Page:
Has one of your Twitter friends invited you to take a personality test this weekend?
A typical message might have read something like:
Just took the personality test on Twitter <link> #personality test
There certainly seem to have been plenty of Twitter users posting up this message in the last few hours, so what’s behind it?
Well, if you click on the link you get taken to a website called Intelligent Elite, which describes itself as “a platform that allows intelligent people to find intelligent friends, intelligent love, and intelligent business partners” and claims to be connected with Mensa.
Of course, you may not be interested in searching for new love with a brainiac. But, in short, the site lures you in via a personality test – with the intention of signing you up to become a member. Hmm – remind you of any group in particular?
Well, this personality test may not be connected with Scientology, but you may soon find yourself trying to recruit other members as we’ll soon see.
Clicking on the link takes you to cartoon of an Einstein-lookalike, encouraging you to take the personality test.
The test is a sequence of bland questions (“How do you like to spend your evenings?”) with normally a choice of four pictures for you to click on beneath.
After a short while you’re ready to get your results, and the site encourages you to promote the personality test on Twitter, and to message your Twitter friends as well to encourage them to take the test too.
You’ll notice that all the options to spread news of the test via your Twitter page, or by messaging your Twitter followers, are turned on by default. Clearly they’re keen for you to promote their test for them.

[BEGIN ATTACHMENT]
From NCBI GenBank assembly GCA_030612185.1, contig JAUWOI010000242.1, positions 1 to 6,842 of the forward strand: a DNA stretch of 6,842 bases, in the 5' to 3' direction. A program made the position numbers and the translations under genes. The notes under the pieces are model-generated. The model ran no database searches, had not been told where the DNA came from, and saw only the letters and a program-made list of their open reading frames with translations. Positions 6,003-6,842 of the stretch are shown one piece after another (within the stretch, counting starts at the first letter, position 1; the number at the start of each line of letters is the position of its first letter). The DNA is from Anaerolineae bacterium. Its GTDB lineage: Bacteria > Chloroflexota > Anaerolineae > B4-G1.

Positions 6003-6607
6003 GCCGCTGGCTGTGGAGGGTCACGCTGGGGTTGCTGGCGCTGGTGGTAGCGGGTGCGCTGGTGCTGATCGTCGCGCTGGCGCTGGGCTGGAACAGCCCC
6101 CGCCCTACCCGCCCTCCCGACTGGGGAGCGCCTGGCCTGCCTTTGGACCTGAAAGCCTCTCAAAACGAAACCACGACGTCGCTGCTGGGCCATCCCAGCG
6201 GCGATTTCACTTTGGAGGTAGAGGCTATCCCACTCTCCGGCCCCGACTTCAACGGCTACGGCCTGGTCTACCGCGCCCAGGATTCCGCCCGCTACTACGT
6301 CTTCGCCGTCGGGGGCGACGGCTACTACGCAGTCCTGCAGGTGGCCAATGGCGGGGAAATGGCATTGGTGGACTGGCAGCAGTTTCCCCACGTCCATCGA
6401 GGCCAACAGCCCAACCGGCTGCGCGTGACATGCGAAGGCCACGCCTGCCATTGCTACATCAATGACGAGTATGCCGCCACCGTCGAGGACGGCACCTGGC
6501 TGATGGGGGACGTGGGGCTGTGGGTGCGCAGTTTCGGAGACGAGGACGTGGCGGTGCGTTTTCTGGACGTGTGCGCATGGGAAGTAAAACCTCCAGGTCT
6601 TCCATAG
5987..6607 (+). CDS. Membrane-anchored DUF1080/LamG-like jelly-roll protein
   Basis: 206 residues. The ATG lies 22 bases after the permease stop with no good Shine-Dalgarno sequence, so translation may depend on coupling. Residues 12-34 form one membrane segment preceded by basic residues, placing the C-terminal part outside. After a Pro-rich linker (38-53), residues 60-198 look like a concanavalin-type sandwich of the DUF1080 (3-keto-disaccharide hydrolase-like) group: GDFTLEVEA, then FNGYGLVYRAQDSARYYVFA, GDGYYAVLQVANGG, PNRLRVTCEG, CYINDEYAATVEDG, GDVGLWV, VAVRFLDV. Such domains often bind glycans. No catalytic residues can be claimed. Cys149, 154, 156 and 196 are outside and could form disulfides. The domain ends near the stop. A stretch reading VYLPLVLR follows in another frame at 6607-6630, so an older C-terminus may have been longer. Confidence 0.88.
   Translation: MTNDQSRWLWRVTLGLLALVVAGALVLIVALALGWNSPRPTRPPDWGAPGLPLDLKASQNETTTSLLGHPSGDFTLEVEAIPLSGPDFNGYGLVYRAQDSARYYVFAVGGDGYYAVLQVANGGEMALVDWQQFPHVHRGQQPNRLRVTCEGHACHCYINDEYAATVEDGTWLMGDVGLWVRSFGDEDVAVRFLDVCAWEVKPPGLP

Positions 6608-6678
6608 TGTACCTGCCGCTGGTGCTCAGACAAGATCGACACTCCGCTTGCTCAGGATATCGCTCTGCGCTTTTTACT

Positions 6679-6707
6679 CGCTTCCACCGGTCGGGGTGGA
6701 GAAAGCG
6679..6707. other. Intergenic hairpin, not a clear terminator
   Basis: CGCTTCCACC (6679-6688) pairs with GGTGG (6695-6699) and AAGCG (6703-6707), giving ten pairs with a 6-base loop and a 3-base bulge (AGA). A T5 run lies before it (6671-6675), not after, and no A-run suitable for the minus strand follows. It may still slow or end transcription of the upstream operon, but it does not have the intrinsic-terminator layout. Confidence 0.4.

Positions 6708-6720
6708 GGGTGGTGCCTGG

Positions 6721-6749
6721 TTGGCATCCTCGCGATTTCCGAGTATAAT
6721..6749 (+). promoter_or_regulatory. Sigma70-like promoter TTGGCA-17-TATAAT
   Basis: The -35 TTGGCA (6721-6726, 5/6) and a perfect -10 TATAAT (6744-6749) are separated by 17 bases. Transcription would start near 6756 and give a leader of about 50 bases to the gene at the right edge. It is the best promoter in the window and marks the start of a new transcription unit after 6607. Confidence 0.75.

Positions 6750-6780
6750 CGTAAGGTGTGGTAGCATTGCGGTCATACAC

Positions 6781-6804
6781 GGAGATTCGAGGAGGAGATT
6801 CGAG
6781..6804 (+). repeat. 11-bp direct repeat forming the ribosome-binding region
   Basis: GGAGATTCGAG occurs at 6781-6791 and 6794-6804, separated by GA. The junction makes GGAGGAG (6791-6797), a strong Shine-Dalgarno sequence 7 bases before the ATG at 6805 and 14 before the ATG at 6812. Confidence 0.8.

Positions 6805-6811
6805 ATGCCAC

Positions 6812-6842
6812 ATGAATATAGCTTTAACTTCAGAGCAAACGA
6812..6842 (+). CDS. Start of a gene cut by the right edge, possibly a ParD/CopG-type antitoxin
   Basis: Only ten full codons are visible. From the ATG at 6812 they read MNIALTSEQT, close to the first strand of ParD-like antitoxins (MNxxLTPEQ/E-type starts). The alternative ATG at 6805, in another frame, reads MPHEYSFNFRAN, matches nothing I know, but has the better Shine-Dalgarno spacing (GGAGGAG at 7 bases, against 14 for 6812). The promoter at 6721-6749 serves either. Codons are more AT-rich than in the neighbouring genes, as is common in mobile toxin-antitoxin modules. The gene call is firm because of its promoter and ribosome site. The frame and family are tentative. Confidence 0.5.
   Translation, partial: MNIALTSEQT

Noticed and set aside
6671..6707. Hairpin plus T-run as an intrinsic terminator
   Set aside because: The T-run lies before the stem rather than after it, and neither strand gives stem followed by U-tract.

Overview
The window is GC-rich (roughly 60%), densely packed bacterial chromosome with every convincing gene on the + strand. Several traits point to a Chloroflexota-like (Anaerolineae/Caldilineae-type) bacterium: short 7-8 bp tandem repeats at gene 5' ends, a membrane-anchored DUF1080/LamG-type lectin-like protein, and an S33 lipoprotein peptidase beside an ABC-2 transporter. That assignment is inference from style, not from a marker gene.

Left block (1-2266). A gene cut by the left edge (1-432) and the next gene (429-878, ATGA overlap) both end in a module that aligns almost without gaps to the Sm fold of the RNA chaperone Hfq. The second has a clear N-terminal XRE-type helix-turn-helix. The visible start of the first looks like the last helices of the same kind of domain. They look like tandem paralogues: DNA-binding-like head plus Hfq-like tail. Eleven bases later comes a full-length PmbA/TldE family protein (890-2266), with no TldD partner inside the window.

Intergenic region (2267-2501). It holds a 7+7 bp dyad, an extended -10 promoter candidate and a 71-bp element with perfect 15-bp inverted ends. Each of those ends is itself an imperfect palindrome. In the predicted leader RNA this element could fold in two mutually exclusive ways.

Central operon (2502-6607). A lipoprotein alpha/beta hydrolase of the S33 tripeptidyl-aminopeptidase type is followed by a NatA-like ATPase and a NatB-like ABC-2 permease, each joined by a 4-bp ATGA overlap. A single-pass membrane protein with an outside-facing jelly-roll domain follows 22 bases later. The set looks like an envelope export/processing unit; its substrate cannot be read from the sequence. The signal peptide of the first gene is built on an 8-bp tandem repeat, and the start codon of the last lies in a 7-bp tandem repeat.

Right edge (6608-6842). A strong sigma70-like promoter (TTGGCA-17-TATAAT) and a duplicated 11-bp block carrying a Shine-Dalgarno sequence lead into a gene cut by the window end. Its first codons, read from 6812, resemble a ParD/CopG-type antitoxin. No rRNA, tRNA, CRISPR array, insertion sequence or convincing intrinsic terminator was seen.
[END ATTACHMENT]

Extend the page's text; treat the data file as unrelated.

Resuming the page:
And you’re keen to find out the details of your “free and scientific” personality test, of course. So maybe you won’t think twice of giving the Intelligent Elite website permission to read and write to your Twitter account.
Note that Intelligent Elite isn’t stealing your username and password at this point – but you are giving it the rights to update your Twitter page, and to read your Tweets and other information if it so wishes.
Seeing as you’ve “only just met” Intelligent Elite – is this really what you want to allow it to do? After all, they weren’t really upfront about what their true intention was, were they?
Sadly, many Twitter users seem to be comfortable with this – and so spam adverts for the Intelligent Elite personality test are appearing all over Twitter, with the permission of the individual Twitter users. And they will now find that they have signed-up and created a profile on what appears to be a network for dating intelligent people.
If you’re now not feeling so sure about the benefits of this personality test, revoke the website’s access to your Twitter account by visiting “Settings/Connections”.
If you’re in the habit of allowing third-party websites to push mesages to your Twitter account, don’t be surprised if your friends and acquaintances begin to get annoyed with the stream of spam. Intelligent Elite may not be doing anything illegal – after all, you gave it permission to make all the posts it made – but many may find the messages irritating and spammy.